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Height growth rate of Scots pine in Central Europe increased by 29% between 1900 and 2000 due to changes in site productivity

Abstract : Increasing atmospheric nitrogen deposition and climate change are considered the main factors accelerating the long-term growth of forests. Quantification of changes in growth rate can be extremely useful in monitoring and assessing the impact of climate change on site productivity. In this study, we carried out a country-wide analysis of long-term (100 years) dynamics and changes in the height growth rate and site index (SI) of Scots pine in Poland. To ensure representativeness we used a large sample of stem analysis trees collected on 312 plots selected using stratified sampling. To control the effect of site fertility and thus avoid the over-representation of older stands on infertile sites, we measured a range of soil properties that, together with environmental indicators characterising climatic conditions and topography, were used in growth trend modelling as explanatory variables. We found that trees planted in successive years have grown faster. The SI calculated for individual trees is linearly dependent on the year of germination and with increasing age of germination, the SI has increased by 8.4 cm per year. Despite the differences in the growth dynamics of pines planted in different germination years, tree growth follows the same growth pattern. The observed continuous changes in site productivity correspond to an increase in the SI by over 29% between 1900 and 2000. A consequence of continuous changes in site conditions and height growth rate is ambiguity in derived SI values. Under changing site conditions, SI values calculated based on stand height and age depend not only on site productivity but also the year of germination. As a consequence, stands growing under identical site conditions show different SIs, which should be acknowledged if the SI is to be used in forest management. Therefore, determining the SI of newly established stands based on the SI of older generations requires the application of an amendment to account for stand age. Continuously improving our understanding of potential climate change impacts on forest ecosystems is essential and provide information to support forest managers seeking to develop effective adaptation measures and determine sustainable forestry production. As such, our results provide valuable support when making long-term decisions and developing effective adaptation strategies in forest management.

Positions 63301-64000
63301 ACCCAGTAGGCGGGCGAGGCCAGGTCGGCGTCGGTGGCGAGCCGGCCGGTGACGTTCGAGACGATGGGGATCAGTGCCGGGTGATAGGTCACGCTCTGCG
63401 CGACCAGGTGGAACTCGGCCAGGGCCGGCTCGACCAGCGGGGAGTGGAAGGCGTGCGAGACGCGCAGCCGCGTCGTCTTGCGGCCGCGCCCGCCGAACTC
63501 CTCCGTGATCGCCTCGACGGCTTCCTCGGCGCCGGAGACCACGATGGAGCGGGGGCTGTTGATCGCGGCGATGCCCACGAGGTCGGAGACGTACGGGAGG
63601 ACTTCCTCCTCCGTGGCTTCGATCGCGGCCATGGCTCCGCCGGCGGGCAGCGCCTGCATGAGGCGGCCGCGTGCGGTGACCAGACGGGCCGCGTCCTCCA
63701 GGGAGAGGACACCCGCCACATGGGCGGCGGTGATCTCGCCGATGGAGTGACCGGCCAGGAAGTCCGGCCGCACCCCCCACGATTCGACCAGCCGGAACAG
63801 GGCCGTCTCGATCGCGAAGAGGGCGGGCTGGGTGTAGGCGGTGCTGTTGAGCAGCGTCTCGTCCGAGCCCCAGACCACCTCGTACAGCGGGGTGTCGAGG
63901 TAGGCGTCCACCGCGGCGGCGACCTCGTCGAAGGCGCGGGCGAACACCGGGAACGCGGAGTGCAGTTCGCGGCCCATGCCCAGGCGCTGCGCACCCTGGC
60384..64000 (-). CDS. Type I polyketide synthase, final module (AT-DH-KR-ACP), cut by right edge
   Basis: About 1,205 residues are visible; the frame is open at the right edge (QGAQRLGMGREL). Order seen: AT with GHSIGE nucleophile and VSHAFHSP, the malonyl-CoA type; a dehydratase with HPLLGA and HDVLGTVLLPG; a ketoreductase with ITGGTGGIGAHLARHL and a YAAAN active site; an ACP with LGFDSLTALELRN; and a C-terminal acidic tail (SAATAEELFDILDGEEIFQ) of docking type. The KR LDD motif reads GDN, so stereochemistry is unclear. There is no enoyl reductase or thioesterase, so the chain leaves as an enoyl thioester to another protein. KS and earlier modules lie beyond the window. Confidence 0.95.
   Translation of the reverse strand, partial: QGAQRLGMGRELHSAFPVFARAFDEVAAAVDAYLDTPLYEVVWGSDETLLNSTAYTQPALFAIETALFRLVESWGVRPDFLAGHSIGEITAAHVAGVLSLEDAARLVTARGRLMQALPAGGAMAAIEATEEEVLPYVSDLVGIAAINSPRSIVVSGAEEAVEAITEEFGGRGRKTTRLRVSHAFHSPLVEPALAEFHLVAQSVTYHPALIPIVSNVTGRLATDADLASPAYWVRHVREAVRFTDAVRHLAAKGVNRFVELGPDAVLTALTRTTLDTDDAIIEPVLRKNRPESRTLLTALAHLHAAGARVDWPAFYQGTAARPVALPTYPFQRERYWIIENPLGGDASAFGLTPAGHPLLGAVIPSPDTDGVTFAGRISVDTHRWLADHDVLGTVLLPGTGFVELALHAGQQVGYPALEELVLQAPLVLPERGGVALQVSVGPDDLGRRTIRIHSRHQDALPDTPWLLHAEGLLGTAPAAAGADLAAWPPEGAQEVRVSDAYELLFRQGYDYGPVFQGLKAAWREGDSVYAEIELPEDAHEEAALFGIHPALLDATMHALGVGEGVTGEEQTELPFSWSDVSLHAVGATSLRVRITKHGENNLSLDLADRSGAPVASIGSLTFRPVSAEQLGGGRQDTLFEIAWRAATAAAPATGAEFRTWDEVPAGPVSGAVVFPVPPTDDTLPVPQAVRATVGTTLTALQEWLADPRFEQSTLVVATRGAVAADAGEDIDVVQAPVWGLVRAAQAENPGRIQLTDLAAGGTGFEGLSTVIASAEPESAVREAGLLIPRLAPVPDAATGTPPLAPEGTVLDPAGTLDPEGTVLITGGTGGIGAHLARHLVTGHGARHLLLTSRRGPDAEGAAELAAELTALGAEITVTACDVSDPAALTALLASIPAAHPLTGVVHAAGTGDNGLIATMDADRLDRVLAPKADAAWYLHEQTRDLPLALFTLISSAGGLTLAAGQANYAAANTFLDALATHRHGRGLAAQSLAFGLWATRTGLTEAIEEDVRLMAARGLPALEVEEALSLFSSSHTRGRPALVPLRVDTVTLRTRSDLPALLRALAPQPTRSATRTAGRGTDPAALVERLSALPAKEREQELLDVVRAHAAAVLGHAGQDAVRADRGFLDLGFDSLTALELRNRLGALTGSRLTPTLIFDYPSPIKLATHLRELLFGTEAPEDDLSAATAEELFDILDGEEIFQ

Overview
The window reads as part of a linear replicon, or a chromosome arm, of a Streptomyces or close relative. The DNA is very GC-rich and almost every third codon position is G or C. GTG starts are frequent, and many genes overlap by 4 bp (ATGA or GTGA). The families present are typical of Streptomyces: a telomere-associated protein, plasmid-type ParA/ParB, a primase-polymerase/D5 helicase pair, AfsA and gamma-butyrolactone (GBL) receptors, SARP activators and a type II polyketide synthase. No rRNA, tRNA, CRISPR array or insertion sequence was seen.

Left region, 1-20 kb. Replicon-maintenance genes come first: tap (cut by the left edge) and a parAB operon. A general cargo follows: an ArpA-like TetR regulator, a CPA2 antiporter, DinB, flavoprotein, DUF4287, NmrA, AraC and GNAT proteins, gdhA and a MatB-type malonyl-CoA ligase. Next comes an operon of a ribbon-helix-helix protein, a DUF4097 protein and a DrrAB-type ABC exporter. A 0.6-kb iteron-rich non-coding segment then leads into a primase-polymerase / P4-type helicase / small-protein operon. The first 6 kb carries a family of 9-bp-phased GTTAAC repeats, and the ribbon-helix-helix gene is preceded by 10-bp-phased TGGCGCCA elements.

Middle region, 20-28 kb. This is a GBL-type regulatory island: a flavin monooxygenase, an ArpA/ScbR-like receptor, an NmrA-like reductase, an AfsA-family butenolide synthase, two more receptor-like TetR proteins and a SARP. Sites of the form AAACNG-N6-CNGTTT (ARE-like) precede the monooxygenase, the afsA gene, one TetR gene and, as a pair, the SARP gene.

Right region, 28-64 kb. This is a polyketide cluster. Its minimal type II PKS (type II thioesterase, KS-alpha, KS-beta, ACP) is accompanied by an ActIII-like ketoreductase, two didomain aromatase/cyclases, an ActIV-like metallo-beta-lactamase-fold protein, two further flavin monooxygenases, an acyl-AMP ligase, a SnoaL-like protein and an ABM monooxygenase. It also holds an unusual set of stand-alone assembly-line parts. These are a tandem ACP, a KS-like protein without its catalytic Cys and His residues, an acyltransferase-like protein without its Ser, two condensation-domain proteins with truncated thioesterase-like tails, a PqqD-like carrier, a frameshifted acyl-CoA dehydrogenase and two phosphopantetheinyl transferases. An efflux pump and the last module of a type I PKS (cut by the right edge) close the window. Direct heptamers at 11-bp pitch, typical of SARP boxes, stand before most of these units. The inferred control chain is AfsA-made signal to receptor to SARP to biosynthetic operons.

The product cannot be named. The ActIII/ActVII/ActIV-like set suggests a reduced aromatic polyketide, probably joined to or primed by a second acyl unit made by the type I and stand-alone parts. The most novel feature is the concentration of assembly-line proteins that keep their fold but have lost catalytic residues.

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Contributor : Patrick Vallet <>
Submitted on : Monday, March 22, 2021 - 11:13:32 AM
Last modification on : Friday, May 21, 2021 - 3:41:52 AM


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Jarosław Socha, Svein Solberg, Luiza Tymińska-Czabańska, Piotr Tompalski, Patrick Vallet. Height growth rate of Scots pine in Central Europe increased by 29% between 1900 and 2000 due to changes in site productivity. Forest Ecology and Management, 2021, 490, pp.119102. ⟨10.1016/j.foreco.2021.119102⟩. ⟨hal-03176215⟩



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